Gilmore Girls Reading Challenge: For Whom or What is Paris Named?

Paris: Rereading The Iliad a third time is not doing nothing. I’m not pathetic.
—Season 2, Episode 10

Of all the Gilmore Girls characters, who do you suppose is most likely to start a war?

Yes, you are correct. It is Paris. In fact, she almost did start a war, in the episode called “Die, Jerk” from season four. Who can forget her barking into her cell phone, “Stand down. Repeat, stand down,” when she realized the command to “die, jerk” was directed to Rory not to Paris herself?

This is one reason I insist she was named not for the French city (so called for the Celtic Parisi tribe, according to font of all knowledge Wikipedia) but for the Greek mythical figure responsible for causing the Trojan War. But that’s not the only reason.

Let us review:

The Judgment of Paris. Our Gilmore Girls Paris is very judgey. Another Paris’ judgment initiated the Trojan War.

For self-evident reasons, goddess of discord Eris is not invited to the wedding of Peleus and Thetis (Achilles’ parents). Realizing she doesn’t have to be present to stir poo up, Eris throws down a golden apple addressed “to the fairest.” Hera, Athena, and Aphrodite each think it’s meant for her, obviously. They demand Zeus judge a beauty contest among them to determine who should receive the apple.

Not being a total idiot, Zeus is desperate to get out of judging this beauty contest. He suggests Paris do it instead, since he’d done such a fab job judging a bull contest. Demonstrating the kind of reckless confidence Gilmore Girls Paris might show, Greek Myth Paris agrees. Each goddess offers him something special if he wins: Hera to make him ruler of Europe and Asia, Athena to make him a great warrior, and Aphrodite to give him the most beautiful woman in the world. Paris chooses Aphrodite’s “gift”—Helen, who was already married to Spartan king Menelaus. With Aphrodite’s help, Paris abducts Helen anyway and thus sparks the war between the Greeks (Menelaus’ allies) and Trojans (Paris’ people).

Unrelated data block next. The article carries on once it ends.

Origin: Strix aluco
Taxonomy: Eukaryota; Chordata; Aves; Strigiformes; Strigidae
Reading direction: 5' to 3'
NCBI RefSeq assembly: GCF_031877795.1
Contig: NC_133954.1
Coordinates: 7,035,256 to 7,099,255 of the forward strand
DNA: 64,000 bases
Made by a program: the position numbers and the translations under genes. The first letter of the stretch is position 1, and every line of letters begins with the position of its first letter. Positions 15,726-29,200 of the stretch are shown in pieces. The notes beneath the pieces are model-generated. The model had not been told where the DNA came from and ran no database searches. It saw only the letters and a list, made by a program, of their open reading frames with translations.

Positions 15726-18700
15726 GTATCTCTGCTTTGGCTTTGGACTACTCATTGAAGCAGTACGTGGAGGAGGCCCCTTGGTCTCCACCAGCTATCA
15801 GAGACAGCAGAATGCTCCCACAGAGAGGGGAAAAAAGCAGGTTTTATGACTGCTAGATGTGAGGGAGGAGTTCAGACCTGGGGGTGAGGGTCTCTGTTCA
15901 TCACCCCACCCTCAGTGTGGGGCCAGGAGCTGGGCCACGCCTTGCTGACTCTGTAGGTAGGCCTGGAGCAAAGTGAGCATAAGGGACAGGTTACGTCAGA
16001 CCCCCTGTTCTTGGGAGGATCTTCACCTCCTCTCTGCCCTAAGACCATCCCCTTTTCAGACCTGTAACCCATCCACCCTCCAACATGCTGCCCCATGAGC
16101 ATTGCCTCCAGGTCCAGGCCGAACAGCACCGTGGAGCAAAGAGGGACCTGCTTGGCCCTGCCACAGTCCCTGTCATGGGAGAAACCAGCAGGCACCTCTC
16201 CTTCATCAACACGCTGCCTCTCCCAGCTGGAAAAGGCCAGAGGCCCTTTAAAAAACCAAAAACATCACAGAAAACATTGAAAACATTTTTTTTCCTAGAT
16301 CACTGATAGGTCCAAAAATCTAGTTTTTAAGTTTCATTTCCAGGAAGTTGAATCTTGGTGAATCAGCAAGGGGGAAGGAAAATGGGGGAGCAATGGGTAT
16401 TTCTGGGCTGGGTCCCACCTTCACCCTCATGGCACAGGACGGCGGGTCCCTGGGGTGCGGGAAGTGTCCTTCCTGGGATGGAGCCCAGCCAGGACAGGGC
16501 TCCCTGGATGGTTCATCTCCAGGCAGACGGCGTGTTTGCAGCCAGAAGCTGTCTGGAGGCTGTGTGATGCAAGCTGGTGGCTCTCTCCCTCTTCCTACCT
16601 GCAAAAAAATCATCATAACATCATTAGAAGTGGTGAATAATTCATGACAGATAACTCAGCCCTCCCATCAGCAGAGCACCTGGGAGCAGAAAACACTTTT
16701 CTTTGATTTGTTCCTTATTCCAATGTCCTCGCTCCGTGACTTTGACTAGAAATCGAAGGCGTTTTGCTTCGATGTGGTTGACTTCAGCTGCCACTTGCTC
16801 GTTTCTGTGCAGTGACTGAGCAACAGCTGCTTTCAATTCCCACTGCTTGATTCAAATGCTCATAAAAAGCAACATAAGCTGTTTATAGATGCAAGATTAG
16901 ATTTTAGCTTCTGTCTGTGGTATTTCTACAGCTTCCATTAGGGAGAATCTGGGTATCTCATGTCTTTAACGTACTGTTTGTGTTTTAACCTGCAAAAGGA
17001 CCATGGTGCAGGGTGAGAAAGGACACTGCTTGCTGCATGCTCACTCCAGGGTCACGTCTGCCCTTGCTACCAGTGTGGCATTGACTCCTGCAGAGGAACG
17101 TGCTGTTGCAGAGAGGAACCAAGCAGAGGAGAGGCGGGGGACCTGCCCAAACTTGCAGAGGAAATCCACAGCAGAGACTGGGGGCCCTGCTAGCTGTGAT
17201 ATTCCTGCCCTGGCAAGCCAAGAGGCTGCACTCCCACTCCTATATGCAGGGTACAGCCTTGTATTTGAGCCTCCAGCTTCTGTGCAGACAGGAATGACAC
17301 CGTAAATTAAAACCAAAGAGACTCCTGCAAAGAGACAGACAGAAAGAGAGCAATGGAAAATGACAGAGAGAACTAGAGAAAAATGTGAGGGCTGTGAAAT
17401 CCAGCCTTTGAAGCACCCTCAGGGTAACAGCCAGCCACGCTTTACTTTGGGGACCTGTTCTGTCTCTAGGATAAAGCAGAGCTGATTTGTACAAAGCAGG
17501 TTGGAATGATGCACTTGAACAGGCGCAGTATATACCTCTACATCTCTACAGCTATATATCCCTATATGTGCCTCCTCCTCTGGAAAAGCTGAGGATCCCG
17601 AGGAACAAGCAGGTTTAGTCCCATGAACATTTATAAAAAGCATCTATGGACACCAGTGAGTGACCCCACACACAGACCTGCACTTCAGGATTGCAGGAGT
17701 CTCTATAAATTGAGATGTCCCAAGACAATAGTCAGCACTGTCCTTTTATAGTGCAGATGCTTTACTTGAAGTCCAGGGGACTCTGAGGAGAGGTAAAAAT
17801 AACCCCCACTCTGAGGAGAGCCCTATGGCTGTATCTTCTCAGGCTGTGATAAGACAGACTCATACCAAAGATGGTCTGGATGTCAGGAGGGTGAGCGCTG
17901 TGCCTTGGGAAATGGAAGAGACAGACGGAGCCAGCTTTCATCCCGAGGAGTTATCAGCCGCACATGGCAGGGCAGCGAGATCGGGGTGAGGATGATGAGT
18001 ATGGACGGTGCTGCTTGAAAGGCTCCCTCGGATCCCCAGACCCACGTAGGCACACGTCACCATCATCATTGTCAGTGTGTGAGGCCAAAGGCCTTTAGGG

Granted, if our Paris were judging the contest, she’d probably have chosen Hera’s gift. My point stands though, as I’m confident our Paris would believe herself fully capable of judging a contest among goddesses, or gods (in the ancient world, beauty contests weren’t just among women).

Parent issues. Greek myth Paris had a rough start in life. After a prophecy says he’ll be responsible for Troy’s destruction, his parents (Troy’s king Priam and queen Hecuba) decide he needs to die immediately. Paris is exposed to the elements but is rescued by a herdsman and eventually reunited with his parents.

That may be the worst of it for Greek Myth Paris … but there’s more. After Paris’ brother Hector is killed by Achilles, Priam unloads on his remaining sons, including Paris: “Move now, you sorry excuse for men. If only/the lot of you had been cut down instead of Hector!” He goes on to lament how the best men he fathered have all died in the war, “and now I am left/with cowards, liars, pretty-boys, heroes at dancing,/parasites, loungers, robbers of lambs and kids,/who live off the people’s sweat.” Yes, Priam had many, many sons. Also … ouch.

Gilmore Girls Paris doesn’t have it quite that bad. We could say she is abandoned by her parents, but at least they leave her in a nanny’s care. That said, the episode “Paris is Burning” invites parallels to ancient Greek myth: Paris’ self-absorbed mother who can’t be bothered to attend to her daughter, her parents’ ugly and public divorce that has the whole school gossiping, and a cunning if cruel plot to redirect school gossip toward Rory.

Warriors … and whiners. Both Parises are fine warriors, but they both also struggle when faced with unexpected adversity.

Greek myth Paris agrees to fight Menelaus to the death for Helen … until he actually lays eyes on Menelaus. Did I mention he is the king of Sparta, the warrior culture of “300” fame? Seeing Paris, Menelaus “strutted,/and as a hungry lion is filled with joy/when he finds a large carcass, a wild goat or a huge stag.” Paris blanches and shrinks back into the crowd. He eventually agrees to go through with the fight, but Aphrodite just can’t bear to see him killed. She spirits Paris away in a mist. While the war rages on, Paris sulks in his room, and it takes the combined efforts of Helen and Hector to get him back on the battlefield.

Though the fate of a city wasn’t at stake, Gilmore Girls Paris did not react well to being rejected by Harvard. She had a public melt-down and then took to her bed. It wasn’t until Rory came to pick up her spirits that she consented to rejoin the mortal world.

I believe I've made a fairly strong case here. What do you think? Have I convinced you?

We would love for you to join us on this challenge. To see the complete list of books, please visit The Gilmore Girls Reading Challenge. If you would like to participate, please email This email address is being protected from spambots. You need JavaScript enabled to view it. .


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